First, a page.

The Bureau of Investigative Journalism has been shortlisted for a prestigious One World Media radio award.
The nomination comes for the podcast “Kids Crossing Borders Alone”, which we produced last year with Reveal, a weekly investigative radio programme in the US.
Our reporter Maeve McClenaghan spent two years following the case of Abdul, who made his way to the UK aged 15 in 2007 after the Taliban abducted his father. We spoke to Abdul’s friends, teachers, lawyers and spent hours talking to him about his experiences, allowing him to tell his own story.
The podcast revealed the scale and consequences of the UK’s use of temporary leave for unaccompanied asylum seeking children. We found the Home Office was forcibly sending teenagers who had lived for years in the UK back to Afghanistan.
The programme also explored how the Swedish system treats children and revealed for the first time the scale of the crisis across Europe. We reported that 95,000 unaccompanied children had arrived in Europe in 2015, a four-fold increase on the year before. Reporter Safya Khan-Ruf used freedom of information and other data collection methods to work out an accurate figure.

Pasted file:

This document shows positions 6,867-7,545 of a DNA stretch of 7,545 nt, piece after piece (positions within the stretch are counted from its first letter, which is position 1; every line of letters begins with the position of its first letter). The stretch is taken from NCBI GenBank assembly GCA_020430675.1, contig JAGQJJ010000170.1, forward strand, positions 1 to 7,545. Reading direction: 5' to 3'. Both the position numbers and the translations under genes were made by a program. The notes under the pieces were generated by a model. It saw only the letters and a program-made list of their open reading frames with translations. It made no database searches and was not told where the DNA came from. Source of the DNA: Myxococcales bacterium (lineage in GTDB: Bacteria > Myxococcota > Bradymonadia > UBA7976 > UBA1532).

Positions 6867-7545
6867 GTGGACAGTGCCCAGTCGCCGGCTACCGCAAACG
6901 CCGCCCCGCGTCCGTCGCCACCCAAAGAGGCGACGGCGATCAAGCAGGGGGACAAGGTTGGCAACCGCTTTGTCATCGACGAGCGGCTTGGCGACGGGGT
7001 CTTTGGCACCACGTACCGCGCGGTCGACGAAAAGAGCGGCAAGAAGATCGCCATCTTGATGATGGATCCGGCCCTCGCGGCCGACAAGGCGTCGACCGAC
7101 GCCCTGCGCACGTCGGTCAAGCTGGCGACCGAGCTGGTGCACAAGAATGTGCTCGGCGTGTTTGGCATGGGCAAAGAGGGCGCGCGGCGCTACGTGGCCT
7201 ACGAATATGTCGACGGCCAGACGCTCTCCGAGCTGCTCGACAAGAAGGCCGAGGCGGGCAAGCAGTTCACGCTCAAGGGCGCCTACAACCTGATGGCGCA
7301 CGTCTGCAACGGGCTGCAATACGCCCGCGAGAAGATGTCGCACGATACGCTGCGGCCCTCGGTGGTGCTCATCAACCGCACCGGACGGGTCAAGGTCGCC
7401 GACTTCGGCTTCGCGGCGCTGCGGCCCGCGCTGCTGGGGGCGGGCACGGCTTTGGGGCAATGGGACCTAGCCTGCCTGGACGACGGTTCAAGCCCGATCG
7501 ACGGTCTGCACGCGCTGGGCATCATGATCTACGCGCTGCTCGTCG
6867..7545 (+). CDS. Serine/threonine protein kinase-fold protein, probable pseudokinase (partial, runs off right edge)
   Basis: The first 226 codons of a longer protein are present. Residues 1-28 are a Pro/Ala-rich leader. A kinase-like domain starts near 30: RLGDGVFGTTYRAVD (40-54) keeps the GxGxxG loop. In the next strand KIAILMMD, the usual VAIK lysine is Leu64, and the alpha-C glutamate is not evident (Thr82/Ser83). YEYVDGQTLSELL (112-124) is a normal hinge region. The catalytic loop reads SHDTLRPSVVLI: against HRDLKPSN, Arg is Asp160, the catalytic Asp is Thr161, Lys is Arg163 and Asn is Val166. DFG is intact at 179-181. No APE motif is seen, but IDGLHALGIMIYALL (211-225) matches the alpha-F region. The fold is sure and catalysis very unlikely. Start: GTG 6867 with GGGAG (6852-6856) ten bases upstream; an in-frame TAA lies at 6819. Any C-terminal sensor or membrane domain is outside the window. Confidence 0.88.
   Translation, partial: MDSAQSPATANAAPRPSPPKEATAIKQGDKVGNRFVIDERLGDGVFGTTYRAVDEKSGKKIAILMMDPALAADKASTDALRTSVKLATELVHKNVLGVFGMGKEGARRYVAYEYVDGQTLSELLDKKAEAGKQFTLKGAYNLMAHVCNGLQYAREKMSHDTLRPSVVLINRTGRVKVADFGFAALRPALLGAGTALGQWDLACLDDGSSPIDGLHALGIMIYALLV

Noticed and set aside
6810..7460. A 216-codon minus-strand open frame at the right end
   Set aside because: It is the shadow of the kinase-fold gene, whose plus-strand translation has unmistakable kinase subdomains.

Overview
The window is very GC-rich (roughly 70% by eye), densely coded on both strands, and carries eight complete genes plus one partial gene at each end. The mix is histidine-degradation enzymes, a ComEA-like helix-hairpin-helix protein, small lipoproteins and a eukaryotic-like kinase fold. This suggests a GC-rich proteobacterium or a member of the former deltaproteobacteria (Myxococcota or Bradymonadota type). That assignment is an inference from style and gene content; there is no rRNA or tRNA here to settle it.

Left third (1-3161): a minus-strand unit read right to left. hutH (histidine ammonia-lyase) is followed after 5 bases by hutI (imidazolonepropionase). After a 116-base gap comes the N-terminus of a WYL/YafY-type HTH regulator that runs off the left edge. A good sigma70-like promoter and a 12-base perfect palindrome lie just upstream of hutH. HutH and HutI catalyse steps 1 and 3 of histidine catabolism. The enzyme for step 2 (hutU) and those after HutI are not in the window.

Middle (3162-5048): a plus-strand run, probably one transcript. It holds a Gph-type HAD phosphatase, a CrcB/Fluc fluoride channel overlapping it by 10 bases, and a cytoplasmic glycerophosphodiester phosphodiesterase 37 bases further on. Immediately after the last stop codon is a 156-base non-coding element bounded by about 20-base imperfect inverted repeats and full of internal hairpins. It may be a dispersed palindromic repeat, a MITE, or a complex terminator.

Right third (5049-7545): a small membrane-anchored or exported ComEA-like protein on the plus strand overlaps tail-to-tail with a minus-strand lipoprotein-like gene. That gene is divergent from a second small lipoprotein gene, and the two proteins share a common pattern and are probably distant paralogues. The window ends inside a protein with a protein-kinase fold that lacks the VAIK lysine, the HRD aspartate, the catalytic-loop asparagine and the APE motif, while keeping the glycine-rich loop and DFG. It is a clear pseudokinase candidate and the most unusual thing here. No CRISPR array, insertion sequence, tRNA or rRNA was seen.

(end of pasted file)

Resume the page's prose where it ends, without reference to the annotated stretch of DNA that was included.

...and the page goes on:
The work led to a parliamentary debate on what happens when asylum-seeking children turn 18. It has been used in numerous court cases and was quoted extensively in two parliamentary inquiry reports into asylum issues.
Our findings also resulted in the United Nations refugee agency UNHCR writing new guidelines on Afghan asylum seekers, citing the Bureau’s articles and recognising for the first time the dangers of sending “Westernised” young men back.
Also nominated in the One World radio category are various broadcasts from the BBC, including the BBC World Service’s "Paralympic Overachievers? The Story of Ukraine", and other shows including Food Radio Project‘s programme “Sikkim: The First Organic State”.
The awards, which have been running since 1988, celebrate the best media coverage of the developing world.